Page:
Colin Hogg contemplates a crisply cut hedgerow
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Just a Bit Too Smart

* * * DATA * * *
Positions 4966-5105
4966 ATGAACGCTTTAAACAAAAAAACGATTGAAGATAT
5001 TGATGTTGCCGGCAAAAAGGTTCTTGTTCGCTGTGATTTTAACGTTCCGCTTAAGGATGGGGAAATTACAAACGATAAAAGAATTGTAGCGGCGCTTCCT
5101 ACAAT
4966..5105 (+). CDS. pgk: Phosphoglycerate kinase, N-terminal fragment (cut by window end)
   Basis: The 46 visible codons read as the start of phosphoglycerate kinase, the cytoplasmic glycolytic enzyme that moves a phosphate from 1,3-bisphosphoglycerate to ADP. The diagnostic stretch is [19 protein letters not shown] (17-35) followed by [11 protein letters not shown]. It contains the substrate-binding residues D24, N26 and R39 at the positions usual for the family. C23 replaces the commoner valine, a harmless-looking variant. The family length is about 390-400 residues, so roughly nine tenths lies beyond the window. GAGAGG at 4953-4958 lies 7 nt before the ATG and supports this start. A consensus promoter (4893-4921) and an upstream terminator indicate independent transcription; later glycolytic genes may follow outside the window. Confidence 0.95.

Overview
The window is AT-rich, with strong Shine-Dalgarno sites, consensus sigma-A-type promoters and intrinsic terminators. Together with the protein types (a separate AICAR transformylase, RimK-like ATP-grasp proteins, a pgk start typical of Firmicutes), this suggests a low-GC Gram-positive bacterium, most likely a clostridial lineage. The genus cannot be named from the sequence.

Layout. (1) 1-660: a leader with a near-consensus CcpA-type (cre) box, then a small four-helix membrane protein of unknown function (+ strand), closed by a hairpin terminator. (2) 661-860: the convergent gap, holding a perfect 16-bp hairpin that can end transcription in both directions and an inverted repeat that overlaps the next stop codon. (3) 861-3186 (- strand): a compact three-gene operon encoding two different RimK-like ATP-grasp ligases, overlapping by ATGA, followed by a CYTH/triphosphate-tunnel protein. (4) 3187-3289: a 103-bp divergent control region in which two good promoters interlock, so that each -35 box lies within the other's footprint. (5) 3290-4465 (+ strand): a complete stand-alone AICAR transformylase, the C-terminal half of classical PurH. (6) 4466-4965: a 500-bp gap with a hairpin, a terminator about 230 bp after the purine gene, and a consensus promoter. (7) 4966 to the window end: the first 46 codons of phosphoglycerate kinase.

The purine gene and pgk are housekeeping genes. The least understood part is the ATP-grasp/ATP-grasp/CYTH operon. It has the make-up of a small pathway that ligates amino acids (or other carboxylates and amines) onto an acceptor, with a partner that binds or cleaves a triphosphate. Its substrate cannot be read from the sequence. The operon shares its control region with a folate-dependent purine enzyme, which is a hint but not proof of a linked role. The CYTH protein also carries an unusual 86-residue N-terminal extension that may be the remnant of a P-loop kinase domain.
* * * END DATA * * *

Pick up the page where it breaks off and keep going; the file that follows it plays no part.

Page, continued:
he Teasmade can perhaps lay the claim to being the first ‘smart’ home appliance. It is a machine for making tea automatically, kept by the bedside and triggered by an analogue alarm clock. They were a symbol of modernity in the 1960s, but the first patent was granted in 1891 and they have been in production since 1933. Now of course, you can control your coffee maker or electric jug from anywhere with your phone thanks to the Internet of Things (IoT) which connects your smart appliances to your WiFi network and from there, the world! Preferably just your world and not the one that includes everyone else. Estimates of how many connected devices exist in 2021 range from 14-35 billion, offering convenience and security, but not always both. Video doorbells send alerts to your phone so you can talk to a visitor whether you are home or not — hopefully deterring would-be criminals — and are designed with security in mind. Your electric jug may not be, as was the case with the original iKettle, which was hardwired with the password 000000 allowing a pathway for hackers to access it and from there your WiFi network (and presumably your video doorbell). Stories of such crimes seem to be more apocryphal than evidenced but more insidious things have happened with home connected environments, particularly when relationships break up. The partner no longer in the house can use the technology to stalk or abuse the one who remains. This can be anything from tracking when someone is home or leaves the house, to eavesdropping or manipulating devices remotely. Domestic abuse is about power and IoT devices can allow abuse to continue long after the abuser has left the home – particularly if the system has a single admin account giving one person a password-protected way to control the system; which, inadvertently or not, is built to allow one person to control and monitor the life of another. Voice-controlled virtual assistants can provide a detailed breakdown of questions it has been asked and its search history, personal data that can easily bring relationships into conflict. A trade-off of security for comfort can lead to devices that reveal more than they conceal. Out in the wider world, the use of IoT devices and networks is increasing rapidly in the move to ‘smart cities’ where sensors monitor everything from people to vehicles to infrastructure. Smart cities can improve efficiency in the management of resources, or in transport networks that use the data collected to better understand — and meet — demand. However, there is growing concern about this collection of data, how anonymised it is and how it is used. I like to know when the next bus is due, but do I want the bus company to know that it is me who is waiting? When I use my phone to access data on a network, that access becomes a datapoint on that network. All well and good if I remain a point and not a person. If, the next time I access the same network, it ‘remembers’ me, I wonder how, why and what else it knows about me. Where to place ourselves on the spectrum from total off-grid anonymity to complete, and completely identifiable, connection is perhaps the question of our age. We might individually want to be shielded from Big Tech and their advertisers while collectively be easily identified in a Covid app or to receive an accurate tsunami alert. You may be excused for being bewildered. No more so than the MP who (in the heyday of the Teasmade) was asked what he considered to be humanity’s greatest invention and — in a remarkable anticipation of IoT — replied that it was the Thermos flask: “It keeps hot things hot and cold things cold; how does it know?” — Tommy Honey